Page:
The Revd Brutus Green
I tried to work out this weekend how many times I’d preached since coming to St John’s. I estimated it at around 150 sermons. Steve has been here nearly three times as long as me so you’re probably pushing towards 500 from him. That’s a lot of words. Probably, if you’ve not missed a single one of either of our sermons, you’ve sacrificed a full week of your life to listening to the seeds of the Gospel we have, so liberally, sown amongst you. But how many of them have taken root? How many have withered through lack of moisture? How many have been choked by thorns? How many have borne fruit ‘an hundred-fold?’ This is the question asked by the parable of sower. When the word of God has been sown amongst us, has it brought forth fruit or perished on the stony ground? The great Biblical Scholar, C.H. Dodd, put forward that: the parable is a metaphor or simile drawn from nature or common life, arresting the hearer by its vividness or strangeness, and leaving the mind in sufficient doubt about its precise application to tease it into active thought.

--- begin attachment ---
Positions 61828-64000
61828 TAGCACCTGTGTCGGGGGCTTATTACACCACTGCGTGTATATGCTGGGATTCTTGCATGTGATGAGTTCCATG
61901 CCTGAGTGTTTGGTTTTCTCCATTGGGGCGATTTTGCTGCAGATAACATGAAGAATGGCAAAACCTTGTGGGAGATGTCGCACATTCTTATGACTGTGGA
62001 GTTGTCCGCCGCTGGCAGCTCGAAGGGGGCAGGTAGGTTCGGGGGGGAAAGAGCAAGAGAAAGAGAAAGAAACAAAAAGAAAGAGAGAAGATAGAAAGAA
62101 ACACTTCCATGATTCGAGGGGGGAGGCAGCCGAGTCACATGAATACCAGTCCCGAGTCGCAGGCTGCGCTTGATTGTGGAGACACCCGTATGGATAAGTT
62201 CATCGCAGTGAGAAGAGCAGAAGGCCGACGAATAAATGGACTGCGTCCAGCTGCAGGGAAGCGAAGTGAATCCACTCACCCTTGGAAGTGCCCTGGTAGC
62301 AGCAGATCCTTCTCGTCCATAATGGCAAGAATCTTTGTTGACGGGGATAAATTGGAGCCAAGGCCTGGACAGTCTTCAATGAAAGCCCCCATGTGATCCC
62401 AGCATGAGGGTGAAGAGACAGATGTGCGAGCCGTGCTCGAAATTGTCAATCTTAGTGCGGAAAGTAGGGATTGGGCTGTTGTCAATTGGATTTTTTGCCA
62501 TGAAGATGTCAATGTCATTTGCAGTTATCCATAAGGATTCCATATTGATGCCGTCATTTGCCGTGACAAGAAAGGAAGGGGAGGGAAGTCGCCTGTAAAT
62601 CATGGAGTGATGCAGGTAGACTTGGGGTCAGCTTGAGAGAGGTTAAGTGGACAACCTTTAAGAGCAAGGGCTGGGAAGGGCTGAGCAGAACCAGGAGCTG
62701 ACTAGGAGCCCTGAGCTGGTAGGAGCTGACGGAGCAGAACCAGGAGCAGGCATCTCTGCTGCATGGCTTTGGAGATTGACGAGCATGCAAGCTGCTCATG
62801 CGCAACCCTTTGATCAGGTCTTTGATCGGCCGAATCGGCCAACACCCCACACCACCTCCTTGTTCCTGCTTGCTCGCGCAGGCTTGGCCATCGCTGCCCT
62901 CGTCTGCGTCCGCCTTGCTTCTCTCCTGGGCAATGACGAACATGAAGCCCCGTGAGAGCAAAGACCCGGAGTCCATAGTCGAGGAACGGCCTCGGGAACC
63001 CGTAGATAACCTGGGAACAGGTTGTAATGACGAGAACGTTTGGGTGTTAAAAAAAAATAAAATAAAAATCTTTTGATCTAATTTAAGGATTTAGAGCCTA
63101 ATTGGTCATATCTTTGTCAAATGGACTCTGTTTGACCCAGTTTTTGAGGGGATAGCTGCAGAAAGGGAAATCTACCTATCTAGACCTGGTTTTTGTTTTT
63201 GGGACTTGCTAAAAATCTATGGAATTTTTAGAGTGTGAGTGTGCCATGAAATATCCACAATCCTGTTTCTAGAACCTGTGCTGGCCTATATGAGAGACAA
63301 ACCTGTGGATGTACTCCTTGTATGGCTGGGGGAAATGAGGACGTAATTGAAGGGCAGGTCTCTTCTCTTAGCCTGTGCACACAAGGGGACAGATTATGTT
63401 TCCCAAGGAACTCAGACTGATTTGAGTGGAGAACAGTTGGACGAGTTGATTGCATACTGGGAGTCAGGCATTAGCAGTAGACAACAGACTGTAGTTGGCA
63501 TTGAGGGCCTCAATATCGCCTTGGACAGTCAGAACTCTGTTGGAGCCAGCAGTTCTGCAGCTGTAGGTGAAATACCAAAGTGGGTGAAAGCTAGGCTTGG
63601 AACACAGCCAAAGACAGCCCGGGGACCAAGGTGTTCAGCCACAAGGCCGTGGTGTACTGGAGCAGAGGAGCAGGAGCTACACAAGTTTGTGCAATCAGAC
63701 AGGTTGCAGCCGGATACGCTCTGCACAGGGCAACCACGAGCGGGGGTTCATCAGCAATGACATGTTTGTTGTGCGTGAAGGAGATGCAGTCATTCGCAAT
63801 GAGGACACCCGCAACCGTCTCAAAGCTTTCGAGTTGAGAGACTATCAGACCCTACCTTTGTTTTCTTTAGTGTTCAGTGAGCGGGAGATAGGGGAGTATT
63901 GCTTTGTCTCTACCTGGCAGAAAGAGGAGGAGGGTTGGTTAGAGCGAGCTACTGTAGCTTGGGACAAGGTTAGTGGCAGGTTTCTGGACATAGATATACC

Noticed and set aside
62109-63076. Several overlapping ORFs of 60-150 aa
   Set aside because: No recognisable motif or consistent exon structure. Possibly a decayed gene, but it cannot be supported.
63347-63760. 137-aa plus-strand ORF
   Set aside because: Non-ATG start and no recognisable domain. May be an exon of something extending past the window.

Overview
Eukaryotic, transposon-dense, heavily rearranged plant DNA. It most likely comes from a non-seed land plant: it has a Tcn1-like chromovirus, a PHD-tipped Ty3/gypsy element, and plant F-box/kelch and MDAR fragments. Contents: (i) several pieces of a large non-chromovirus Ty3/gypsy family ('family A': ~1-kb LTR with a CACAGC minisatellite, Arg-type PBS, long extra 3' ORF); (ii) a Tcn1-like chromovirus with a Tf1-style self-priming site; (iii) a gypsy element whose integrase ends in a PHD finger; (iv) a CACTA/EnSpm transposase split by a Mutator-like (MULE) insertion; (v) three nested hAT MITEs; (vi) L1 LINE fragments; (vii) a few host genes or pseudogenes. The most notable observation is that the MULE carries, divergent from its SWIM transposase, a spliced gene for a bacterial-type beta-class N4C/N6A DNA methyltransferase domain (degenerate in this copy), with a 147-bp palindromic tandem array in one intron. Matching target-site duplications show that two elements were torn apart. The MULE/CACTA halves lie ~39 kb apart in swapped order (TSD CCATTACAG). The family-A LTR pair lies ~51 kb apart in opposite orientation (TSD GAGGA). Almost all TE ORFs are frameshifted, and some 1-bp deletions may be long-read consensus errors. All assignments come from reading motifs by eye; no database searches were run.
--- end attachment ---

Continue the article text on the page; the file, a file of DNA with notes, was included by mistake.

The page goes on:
Parables may be many things but they are not expositions, or even allegories of, “doctrine” or fact. I say this because I was once at a curate-training day in which the London-based, evangelical priest hosting the day kicked things off by reading the parable of the Good Samaritan and giving a homily on it. His message seemed to centre on the fact that the Good Samaritan must have met Jesus in order to have been converted into such exemplary action. I remember it quite distinctly. I was sat next to Giles Fraser who was about to give a talk about the media. And I was thinking not only has this person entirely misunderstood what Jesus is trying to say about how we perceive the outsider - the theological and ethical point of the story - he has also mistaken that even more important distinction between fiction and reality. Jesus is telling a story.